Because I have a moderately-trafficked weblog of niche humor that is appreciated by a tiny fraction of English-speaking humanity, marketing folks in charge of promoting products routinely target me in the hopes that I might mention their product and link to their websites.
More often than not they’re completely off-target. Last week I was approached by Nivea about promoting a skin care package for men, a website that tells you when your favorite actor will be on next, and a place that I believe sells panties. The marketer usually makes some feeble effort to suggest they love your weblog: “Hey! Really enjoy Banterist!” and then delivers the off-the-mark pitch: “I’m thinking your readers would love to hear about our amazing water filters. Can I send you some?”
Occasionally a PR guy or gal is on the mark or close to the mark or, as fate will have it, is actually pitching something I’m familiar with.
In this case it’s SimulScribe, a service which I actually use and have come to rely on. They have the unpleasant task of explaining what they do to the general population – 90% of whom aren’t that clever. They’re forced to help folks get their heads around their service, which is really simple in theory but still manages to make people ask weird questions. Remember how long it took to explain TiVo to people?
SimulScribe, simply put, converts your voicemail to text. When someone calls you and it goes to voicemail, they leave a message – just like they always have. But then SimulScribe’s magical computers convert it to text and send it to you via email or SMS. When it’s confused, it lets you know by adding (?) when it’s spelled a word phonetically or (??) when it’s just not sure.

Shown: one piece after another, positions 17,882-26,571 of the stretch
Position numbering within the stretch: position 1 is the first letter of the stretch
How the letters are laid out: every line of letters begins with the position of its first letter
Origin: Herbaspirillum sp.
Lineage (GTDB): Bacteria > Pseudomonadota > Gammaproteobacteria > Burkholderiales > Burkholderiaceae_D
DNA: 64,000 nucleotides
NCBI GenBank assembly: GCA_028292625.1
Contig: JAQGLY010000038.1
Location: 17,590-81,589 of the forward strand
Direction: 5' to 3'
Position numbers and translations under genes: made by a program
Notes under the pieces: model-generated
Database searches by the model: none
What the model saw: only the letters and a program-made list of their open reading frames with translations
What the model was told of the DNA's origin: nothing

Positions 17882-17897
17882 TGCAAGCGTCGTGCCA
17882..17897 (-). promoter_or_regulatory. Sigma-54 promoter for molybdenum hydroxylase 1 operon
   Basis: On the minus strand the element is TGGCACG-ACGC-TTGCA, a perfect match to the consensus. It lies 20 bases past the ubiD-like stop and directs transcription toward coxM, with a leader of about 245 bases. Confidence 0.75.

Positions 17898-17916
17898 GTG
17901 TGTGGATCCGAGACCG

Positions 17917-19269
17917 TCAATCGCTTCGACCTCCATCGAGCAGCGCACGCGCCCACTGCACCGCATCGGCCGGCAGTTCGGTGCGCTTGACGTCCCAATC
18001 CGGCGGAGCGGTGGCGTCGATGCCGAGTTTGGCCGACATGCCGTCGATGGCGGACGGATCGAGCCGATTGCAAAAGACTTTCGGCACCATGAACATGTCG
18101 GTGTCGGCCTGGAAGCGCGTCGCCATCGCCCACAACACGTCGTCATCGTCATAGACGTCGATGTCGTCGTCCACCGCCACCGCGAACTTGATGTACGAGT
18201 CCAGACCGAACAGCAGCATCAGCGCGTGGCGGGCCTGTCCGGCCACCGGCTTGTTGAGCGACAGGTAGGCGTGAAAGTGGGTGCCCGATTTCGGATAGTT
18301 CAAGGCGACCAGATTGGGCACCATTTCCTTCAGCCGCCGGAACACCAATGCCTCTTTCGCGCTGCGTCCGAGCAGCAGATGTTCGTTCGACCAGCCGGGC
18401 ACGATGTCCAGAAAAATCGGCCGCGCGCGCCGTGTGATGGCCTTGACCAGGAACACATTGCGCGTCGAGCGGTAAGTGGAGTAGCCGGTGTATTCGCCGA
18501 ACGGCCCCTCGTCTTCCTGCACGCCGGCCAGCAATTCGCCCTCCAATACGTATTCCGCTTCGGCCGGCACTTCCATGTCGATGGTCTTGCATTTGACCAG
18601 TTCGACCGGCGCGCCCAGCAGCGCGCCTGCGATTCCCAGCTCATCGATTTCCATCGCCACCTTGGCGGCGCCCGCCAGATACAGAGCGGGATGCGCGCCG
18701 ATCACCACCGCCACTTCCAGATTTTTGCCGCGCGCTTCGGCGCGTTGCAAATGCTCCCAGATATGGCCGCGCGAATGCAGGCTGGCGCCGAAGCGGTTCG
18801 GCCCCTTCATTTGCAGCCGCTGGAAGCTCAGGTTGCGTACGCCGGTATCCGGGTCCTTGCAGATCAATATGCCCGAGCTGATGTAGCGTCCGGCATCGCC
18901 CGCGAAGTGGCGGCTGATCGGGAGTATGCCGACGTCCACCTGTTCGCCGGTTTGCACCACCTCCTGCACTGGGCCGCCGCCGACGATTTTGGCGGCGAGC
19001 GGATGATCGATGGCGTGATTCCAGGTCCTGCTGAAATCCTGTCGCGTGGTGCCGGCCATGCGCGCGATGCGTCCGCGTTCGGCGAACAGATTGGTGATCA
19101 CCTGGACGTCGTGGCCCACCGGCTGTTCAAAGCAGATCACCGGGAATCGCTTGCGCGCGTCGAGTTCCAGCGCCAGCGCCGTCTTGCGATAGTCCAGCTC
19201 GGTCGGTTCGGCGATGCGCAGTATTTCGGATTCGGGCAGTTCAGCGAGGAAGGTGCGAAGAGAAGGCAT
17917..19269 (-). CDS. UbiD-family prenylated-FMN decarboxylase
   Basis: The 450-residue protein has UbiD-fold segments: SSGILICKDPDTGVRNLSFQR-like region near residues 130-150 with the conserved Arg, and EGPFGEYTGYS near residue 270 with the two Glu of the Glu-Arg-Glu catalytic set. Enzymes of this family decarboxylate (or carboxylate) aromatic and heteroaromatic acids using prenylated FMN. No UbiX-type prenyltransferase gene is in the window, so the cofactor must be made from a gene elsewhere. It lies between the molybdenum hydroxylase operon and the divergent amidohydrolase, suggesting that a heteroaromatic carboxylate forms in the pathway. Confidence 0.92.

You can have it attach the actual sound file of the message (very useful for lawyers and DJs). And, of course you have the option of calling up and listening to the actual voicemail like grandpa used to.
Now, you might say “What’s wrong with just calling and listening to my messages?” and I’d say “Nothing, really.” But transcribing does have several practical applications I’ve discovered:
For starters, I spend a lot of time in a “quiet room” filled with novelists, journalists and striking screenwriters. We’re not allowed to talk. The only noise here is the sound of laptops clickety-clacking. So, with my phone off, I let calls go to voicemail and then read the subsequent email message. If it’s worth me getting up and leaving the quiet room to return the call, I do so.
And, I have a text record of all my messages. So when I’m trying to recall directions someone left me, or what someone said about something, I can just look up the transcript. “You said I had until Friday!” I can tell the editor. Then I can send him the transcript and sound file as proof, just to make sure he never hires me again.
I have also used it as a dictation device – calling myself and leaving a message that gets turned into an email to remind me of something I thought I should have written down.
As an added bonus, the new transcription technology really amuses your friends. Here’s the message one friend left once he realized the call would be transcribed: